Successfully reported this slideshow.

Energy efficient-resource-allocation-in-distributed-computing-systems


Published on

Published in: Technology, Business
  • Be the first to comment

  • Be the first to like this

Energy efficient-resource-allocation-in-distributed-computing-systems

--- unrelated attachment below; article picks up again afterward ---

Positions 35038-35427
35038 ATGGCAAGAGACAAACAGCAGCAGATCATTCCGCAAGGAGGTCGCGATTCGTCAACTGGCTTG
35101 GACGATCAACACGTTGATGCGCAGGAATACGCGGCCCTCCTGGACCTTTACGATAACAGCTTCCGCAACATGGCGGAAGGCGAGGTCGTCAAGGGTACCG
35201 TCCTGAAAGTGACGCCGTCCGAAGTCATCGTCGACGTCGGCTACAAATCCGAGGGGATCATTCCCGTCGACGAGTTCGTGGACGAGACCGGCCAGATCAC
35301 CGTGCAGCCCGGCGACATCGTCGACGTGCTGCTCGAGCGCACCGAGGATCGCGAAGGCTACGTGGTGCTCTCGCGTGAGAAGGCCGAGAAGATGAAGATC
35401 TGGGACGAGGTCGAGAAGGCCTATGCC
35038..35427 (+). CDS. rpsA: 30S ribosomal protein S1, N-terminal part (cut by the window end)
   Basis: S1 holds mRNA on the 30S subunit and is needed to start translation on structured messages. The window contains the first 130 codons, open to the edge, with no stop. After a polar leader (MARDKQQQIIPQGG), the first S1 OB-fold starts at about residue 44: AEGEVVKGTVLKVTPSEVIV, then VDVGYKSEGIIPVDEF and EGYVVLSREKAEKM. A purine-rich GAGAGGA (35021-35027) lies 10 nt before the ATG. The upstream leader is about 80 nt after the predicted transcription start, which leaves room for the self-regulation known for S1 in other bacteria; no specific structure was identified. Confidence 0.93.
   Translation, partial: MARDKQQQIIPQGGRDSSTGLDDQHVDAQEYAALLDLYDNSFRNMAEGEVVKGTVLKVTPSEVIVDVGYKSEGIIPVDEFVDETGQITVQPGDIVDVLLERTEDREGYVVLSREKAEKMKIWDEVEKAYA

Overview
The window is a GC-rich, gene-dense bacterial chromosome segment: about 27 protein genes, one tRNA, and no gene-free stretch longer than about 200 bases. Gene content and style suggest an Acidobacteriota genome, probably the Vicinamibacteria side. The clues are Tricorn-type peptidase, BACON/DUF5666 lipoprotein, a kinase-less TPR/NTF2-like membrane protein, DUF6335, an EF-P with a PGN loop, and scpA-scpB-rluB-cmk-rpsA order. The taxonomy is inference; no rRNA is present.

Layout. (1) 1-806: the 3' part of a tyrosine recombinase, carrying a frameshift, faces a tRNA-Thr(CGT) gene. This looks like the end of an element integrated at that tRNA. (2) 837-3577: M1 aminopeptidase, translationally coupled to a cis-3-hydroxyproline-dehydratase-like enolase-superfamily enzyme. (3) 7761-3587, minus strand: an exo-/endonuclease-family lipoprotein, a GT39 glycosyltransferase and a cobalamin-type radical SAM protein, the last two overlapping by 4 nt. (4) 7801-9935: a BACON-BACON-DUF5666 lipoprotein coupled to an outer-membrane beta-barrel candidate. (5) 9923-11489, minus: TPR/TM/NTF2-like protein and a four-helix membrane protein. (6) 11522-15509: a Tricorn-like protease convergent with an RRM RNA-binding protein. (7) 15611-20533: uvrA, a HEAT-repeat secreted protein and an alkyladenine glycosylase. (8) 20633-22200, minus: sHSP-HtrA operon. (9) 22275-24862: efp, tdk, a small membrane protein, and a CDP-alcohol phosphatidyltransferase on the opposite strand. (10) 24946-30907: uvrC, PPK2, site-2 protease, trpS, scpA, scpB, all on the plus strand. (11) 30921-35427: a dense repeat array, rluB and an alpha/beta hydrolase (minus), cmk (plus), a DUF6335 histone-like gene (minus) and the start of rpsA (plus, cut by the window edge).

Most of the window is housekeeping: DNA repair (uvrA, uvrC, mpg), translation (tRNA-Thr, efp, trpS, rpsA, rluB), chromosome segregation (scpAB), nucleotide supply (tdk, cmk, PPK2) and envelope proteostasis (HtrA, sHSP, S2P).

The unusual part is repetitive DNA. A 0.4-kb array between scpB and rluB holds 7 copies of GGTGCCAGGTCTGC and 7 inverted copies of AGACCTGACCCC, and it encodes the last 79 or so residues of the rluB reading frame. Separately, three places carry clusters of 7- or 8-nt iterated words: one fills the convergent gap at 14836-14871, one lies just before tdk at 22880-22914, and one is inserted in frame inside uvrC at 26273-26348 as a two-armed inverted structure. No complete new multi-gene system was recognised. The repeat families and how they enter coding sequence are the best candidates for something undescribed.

1. 1. World Academy of Science, Engineering and Technology International Journal of Computer, Information Science and Engineering Vol:3 No:8, 2009 Energy Efficient Resource Allocation in Distributed Computing Systems Samee Ullah Khan and Cemal Ardil Abstract—The problem of mapping tasks onto a computational International Science Index 32, 2009 grid with the aim to minimize the power consumption and the makespan subject to the constraints of deadlines and architectural requirements is considered in this paper. To solve this problem, we propose a solution from cooperative game theory based on the concept of Nash Bargaining Solution. The proposed game theoretical technique is compared against several traditional techniques. The experimental results show that when the deadline constraints are tight, the proposed technique achieves superior performance and reports competitive performance relative to the optimal solution. Keywords—Energy efficient algorithms, resource allocation, resource management, cooperative game theory. P I. INTRODUCTION OWER management in various computing systems is widely recognized to be an important research problem. Power consumption of Internet and Web servers accounts for 8% of the US electricity consumption. By reducing the demand for energy, the amount of CO2 produced each year by electricity generators can also be mitigated. For example, generating electricity for the next generation large-scale data centers would release about 25M tons of additional CO2 each year [19]. Power consumption is also a critical and crucial problem in large distributed computing systems, such as, computational grids because they consume massive amounts of power and have high cooling costs. These systems must be designed to meet functional and timing requirements while being energy-efficient. The quality of service delivered by such systems depends not only on the accuracy of computations, but on their timeliness [36]. A computational grid (or a large distributed computing system) is composed of a set of heterogeneous machines, which may be geographically distributed heterogeneous multiprocessors that exploit task-level parallelism in applications. Resource allocation in computational grids is already a challenging problem due to the need to address deadline constraints and system heterogeneity. The problem becomes more challenging when power management is an additional design objective because power consumption of the system must be carefully balanced against other performance S. U. Khan is with the Department of Electrical and Computer Engineering, North Dakota State University, Fargo, ND 58102, USA (phone: 701-231-7615; fax: 701-231-8677; e-mail: samee.khan@ C. Ardil is with the National Academy of Aviation, Baku, Azerbaijan, (email: measures. Power management can be achieved by two methods. The Dynamic Power Management (DPM) [27] approach brings a processor into a power-down mode, where only certain parts of the computer system (e.g., clock generation and time circuits) are kept running, while the processor is in an idle state. The Dynamic Voltage Scaling (DVS) [34] approach exploits the convex relation between the CPU supply voltage and power consumption. The rationale behind DVS technique is to stretch out task execution time through CPU frequency and voltage reduction. Power-aware resource allocation using DVS can be classified as static and dynamic techniques. Static techniques are applied at design time by allocating and scheduling resources using off-line approaches, while dynamic techniques control the runtime behavior of the systems to reduce power consumption. The traditional resource allocation and scheduling theory deals with fixed CPU speed, and hence cannot be directly applied to this situation. In this paper, we study the problem of power-aware task allocation (PATA) for assigning a set of tasks onto a computational grid each equipped with DVS feature. The PATA problem is formulated as multiconstrained multi-objective extension of the Generalized Assignment Problem (GAP). PATA is then solved using a novel solution from cooperative game theory based on the celebrated Nash Bargaining Solution (NBS) [22]; we shall acronym this solution concept as NBS-PATA. The rest of the paper is organized as follows: A brief discussion of related work is presented in Section II. The PATA problem formulation and background information are discussed in Section III. In Section IV, we model a cooperative game played among the machines for task allocation with the objective to minimize power consumption and makespan, simultaneously. Experimental results and concluding remarks are provided in Sections V and VI, respectively. II. RELATED WORK Most DPM techniques utilize power management features supported by hardware. For example, in [4], the authors extend the operating system's power manager by an adaptive power manager (APM) that uses the processor's DVS capabilities to reduce or increase the CPU frequency thereby minimizing the overall energy consumption [6]. The DVS technique at the processor-level together with a turn on/off 35